cd / ; du -h | grep '^[0-9]\+\.\?[0-9]\?G' 2>/dev/null | sort -nrk 1

Thanks to Phil from WiredTree for sharing that info, I’m just putting it down here so I can remember it in future 🙂

Redirect rules to change underscore to hyphen

Unfortunately Apache redirect only allows for 9 placeholders, so that’s the maximum amount of undercore changes that this code allows. We are using this mainly within WordPress sites, so here is the entire wp htaccess file, so you know where to position the code.

# BEGIN WordPress

RewriteEngine On
RewriteBase /

# BEGIN underscore to hyphen redirect code
RewriteRule ^([^_]*)_([^_]*)_([^_]*)_([^_]*)_([^_]*)_([^_]*)_([^_]*)_([^_]*)_([^_]*)$ /$1-$2-$3-$4-$5-$6-$7-$8-$9 [R=301,L]
RewriteRule ^([^_]*)_([^_]*)_([^_]*)_([^_]*)_([^_]*)_([^_]*)_([^_]*)_([^_]*)$ /$1-$2-$3-$4-$5-$6-$7-$8 [R=301,L]
RewriteRule ^([^_]*)_([^_]*)_([^_]*)_([^_]*)_([^_]*)_([^_]*)_([^_]*)$ /$1-$2-$3-$4-$5-$6-$7 [R=301,L]
RewriteRule ^([^_]*)_([^_]*)_([^_]*)_([^_]*)_([^_]*)_([^_]*)$ /$1-$2-$3-$4-$5-$6 [R=301,L]
RewriteRule ^([^_]*)_([^_]*)_([^_]*)_([^_]*)_([^_]*)$ /$1-$2-$3-$4-$5 [R=301,L]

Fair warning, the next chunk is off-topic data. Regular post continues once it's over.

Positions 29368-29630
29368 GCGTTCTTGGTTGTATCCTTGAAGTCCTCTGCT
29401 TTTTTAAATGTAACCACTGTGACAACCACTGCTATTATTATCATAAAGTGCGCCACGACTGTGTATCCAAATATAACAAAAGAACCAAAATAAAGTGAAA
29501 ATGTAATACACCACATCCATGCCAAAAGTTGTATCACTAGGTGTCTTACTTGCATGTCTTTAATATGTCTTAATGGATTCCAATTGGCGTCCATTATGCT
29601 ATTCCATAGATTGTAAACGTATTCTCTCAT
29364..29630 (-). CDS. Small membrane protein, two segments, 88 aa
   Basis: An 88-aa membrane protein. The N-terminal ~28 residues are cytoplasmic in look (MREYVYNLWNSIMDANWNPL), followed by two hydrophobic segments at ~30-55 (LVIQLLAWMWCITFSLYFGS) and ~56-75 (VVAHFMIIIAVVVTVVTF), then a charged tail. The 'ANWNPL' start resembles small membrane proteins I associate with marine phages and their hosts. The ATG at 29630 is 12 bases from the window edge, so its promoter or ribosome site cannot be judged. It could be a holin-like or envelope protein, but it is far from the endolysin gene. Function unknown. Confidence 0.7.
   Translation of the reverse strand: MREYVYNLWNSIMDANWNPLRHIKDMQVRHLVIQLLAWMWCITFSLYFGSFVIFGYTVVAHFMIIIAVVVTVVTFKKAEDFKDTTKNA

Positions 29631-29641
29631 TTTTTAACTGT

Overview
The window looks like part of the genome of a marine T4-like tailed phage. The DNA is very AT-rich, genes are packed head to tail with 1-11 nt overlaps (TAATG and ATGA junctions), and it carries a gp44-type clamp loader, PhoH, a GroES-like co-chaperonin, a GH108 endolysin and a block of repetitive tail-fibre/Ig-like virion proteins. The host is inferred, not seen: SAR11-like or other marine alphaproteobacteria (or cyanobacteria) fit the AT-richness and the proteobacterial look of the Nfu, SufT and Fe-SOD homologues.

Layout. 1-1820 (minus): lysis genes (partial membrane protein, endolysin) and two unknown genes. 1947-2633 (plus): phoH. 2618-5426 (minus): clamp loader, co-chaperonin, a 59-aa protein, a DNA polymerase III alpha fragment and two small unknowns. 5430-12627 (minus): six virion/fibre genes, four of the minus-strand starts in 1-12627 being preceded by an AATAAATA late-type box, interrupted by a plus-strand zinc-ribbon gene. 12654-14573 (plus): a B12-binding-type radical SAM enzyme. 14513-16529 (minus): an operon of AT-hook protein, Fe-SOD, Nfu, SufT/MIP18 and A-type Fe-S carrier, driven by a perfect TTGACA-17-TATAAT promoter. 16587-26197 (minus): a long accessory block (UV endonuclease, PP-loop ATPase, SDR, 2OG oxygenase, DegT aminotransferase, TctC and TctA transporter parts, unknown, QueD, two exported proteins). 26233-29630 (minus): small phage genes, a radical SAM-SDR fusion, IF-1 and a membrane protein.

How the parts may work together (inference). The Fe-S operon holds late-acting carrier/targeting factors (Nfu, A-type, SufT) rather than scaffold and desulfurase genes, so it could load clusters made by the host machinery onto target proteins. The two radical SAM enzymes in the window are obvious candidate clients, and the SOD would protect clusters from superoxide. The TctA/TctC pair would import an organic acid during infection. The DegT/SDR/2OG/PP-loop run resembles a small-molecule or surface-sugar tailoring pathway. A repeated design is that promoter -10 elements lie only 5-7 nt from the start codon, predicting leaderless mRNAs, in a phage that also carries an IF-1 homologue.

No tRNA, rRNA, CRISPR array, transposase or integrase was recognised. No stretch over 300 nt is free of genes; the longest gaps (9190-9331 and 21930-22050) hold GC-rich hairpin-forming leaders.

RewriteRule ^([^_]*)_([^_]*)_([^_]*)_([^_]*)$ /$1-$2-$3-$4 [R=301,L]
RewriteRule ^([^_]*)_([^_]*)_([^_]*)$ /$1-$2-$3 [R=301,L]
RewriteRule ^([^_]*)_([^_]*)$ /$1-$2 [L,R=301]
# END underscore to hyphen redirect code

RewriteRule ^index\.php$ - [L]
RewriteCond %{REQUEST_FILENAME} !-f
RewriteCond %{REQUEST_FILENAME} !-d
RewriteRule . /index.php [L]

# END WordPress

Show all Draft Posts Plugin for WordPress MU

This plugin will show the draft posts created in all your WPMU blogs. To activate, just download the PHP file and put it in your wp-content/mu-plugins folder. The file can be downloaded here….

To view all posts, click on ‘Site Admin’ and then on the ‘Posts for moderation’ submenu.

To do: make ‘view’ and ‘edit’ links, a bit like the WordPress ‘manage’ interface actually. In any case, it’s probably best if each theme you supply has an ‘Edit this post’ link, so the moderator can first view the post and then edit it if necessary without going back to admin screen.

Archetypes and ATContentTypes, part 2: Templates and customization slots

We will now look at how these schemas are called by the edit templates, and point out slots and hooks which Archetypes have left for customization.

Let us return to our Image type: selecting this type in portal_types and looking at properties will show that atct_edit is the default editing form, as it is for all ATContent Types. There is only one line in atct_edit, calling the master macro in the base_edit template. The main function of this macro is to call other macros for different parts of the page: most of these macros are located in the edit_macros file"